A camera does not make a photographer

It never ceases to amaze me how many “photographers” have appeared since the introduction of digital cameras.  Don’t get me wrong, with the advances in camera technology it has enabled more people to take some pretty good photos.  However back to my original point this does not necessarily make the person a photographer.

When it comes to the art of photography there are many factors that contribute to creating a high quality photograph.  Among these include composition, lighting, exposure and depth of field to name a few.  There’s no doubt that the camera plays an important role in capturing a high quality image.  When I refer to the “camera” I’m talking about both the body and the lens.  Most cameras have a variety of settings that allow even a novice to get a properly exposed image.  Probably one of the most under-utilized settings is “Manual” mode.  In this setting the photographer has to set both aperture and shutter speed.  These two settings along with ISO make up the triad that determines the exposure of the photograph.

Aperture also directly relates to how sharp or conversely out of focus the background is in an image.  This is referred to as “depth of field”.  The smaller the number of the aperture results in more light that is allowed in as well as more blur in the background or “shallow” depth of field.  Going the other way, a higher number aperture results in sharper background referred to as “deep” depth of field.  It’s worth mentioning that the focal length of the lens will also have an impact on depth of field.  So wide-angle lenses will not provide extreme shallow depth of field as a long telephoto lens does.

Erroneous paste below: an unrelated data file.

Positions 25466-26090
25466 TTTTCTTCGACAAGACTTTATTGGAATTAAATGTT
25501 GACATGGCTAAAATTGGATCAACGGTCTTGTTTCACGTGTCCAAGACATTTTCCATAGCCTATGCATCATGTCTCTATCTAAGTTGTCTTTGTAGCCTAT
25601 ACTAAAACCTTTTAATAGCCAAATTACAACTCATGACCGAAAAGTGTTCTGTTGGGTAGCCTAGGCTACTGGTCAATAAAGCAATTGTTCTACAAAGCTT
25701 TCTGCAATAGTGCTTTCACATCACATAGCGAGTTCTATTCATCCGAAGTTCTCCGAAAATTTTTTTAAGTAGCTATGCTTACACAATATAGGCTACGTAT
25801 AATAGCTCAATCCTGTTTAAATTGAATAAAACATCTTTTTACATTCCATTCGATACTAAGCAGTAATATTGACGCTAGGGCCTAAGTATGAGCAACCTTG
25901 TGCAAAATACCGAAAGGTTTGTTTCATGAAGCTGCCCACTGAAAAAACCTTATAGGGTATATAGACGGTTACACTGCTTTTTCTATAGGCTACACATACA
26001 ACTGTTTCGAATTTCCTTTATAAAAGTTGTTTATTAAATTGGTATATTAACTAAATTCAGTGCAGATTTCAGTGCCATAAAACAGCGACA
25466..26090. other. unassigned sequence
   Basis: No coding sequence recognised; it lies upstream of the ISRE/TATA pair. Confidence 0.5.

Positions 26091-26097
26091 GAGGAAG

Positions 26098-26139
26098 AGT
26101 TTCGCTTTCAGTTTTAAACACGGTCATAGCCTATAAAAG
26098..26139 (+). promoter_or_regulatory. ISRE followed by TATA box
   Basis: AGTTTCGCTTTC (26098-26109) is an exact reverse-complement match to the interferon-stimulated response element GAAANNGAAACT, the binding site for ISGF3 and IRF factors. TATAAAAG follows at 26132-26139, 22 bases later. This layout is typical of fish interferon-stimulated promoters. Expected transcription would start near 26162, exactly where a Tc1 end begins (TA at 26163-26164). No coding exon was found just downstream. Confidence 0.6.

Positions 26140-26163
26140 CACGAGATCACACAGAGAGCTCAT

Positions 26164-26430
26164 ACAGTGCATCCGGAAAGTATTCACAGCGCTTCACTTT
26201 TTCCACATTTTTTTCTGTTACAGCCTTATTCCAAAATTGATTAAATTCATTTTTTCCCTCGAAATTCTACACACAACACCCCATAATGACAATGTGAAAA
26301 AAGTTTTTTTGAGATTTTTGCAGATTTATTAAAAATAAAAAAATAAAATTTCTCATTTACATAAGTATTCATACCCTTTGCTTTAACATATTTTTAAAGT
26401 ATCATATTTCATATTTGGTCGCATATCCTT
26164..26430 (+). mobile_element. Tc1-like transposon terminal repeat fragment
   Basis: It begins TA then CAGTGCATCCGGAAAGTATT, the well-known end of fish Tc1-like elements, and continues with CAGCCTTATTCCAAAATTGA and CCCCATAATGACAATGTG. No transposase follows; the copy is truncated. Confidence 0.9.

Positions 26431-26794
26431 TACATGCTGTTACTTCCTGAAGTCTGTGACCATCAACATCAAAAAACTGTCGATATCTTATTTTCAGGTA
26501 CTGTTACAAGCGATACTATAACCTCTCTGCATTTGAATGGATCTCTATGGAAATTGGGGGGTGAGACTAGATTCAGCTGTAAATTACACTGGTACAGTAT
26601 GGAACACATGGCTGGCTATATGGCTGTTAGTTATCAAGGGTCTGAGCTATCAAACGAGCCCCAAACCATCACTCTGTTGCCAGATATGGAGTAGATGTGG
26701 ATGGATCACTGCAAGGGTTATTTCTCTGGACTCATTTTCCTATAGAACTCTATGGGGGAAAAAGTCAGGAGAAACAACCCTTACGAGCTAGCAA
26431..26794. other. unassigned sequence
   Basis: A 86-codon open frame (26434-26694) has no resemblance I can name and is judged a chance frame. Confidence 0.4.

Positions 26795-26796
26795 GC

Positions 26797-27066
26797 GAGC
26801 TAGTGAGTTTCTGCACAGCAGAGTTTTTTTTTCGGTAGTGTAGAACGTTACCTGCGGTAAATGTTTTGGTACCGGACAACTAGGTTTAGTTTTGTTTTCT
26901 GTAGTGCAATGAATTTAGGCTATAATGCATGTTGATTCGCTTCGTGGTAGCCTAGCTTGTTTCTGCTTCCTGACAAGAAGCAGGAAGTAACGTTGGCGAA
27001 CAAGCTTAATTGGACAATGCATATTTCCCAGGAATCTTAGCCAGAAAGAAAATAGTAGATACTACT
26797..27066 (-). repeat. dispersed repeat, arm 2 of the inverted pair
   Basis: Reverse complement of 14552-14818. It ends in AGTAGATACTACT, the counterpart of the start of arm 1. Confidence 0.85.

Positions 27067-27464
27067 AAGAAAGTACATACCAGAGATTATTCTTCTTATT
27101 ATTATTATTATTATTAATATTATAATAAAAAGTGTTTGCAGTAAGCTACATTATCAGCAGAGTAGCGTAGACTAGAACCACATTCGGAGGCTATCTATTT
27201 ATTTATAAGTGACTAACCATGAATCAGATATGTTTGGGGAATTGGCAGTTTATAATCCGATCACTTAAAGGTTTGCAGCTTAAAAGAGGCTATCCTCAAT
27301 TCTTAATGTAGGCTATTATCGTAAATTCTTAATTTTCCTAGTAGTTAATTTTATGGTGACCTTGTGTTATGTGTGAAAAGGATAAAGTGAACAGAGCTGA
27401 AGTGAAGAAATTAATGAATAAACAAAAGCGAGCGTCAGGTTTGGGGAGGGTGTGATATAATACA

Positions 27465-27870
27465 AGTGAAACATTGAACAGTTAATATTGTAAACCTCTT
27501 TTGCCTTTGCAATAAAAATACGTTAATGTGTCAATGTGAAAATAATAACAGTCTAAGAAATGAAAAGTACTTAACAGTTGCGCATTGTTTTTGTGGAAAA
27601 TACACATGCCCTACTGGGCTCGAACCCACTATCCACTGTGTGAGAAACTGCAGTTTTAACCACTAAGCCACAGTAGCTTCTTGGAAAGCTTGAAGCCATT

So at a high level that covers the camera, but there is also the idea of composition.  Wikipedia does a great job of defining composition as it relates to visual arts as “the placement or arrangement of visual elements or ingredients in a work of art”.  There is a general photography rule that helps in composition, this rule is called “The rule of thirds“.  The Wikipedia link provides a detailed explanation of this rule, but in short it’s the idea of breaking an image into nine equal parts.  With this separation you place important elements on the intersecting lines.

As you browse our gallery, you see how each of these components play into our images.  At DS Visual Art we take every step possible to ensure that we capture the best possible image.  We start by working with state of the art equipment to create high quality photos for use in a variety of formats.  We are pleased to share some of those special moments with the hope that you not only see the image but “feel” the emotion behind the scene captured.

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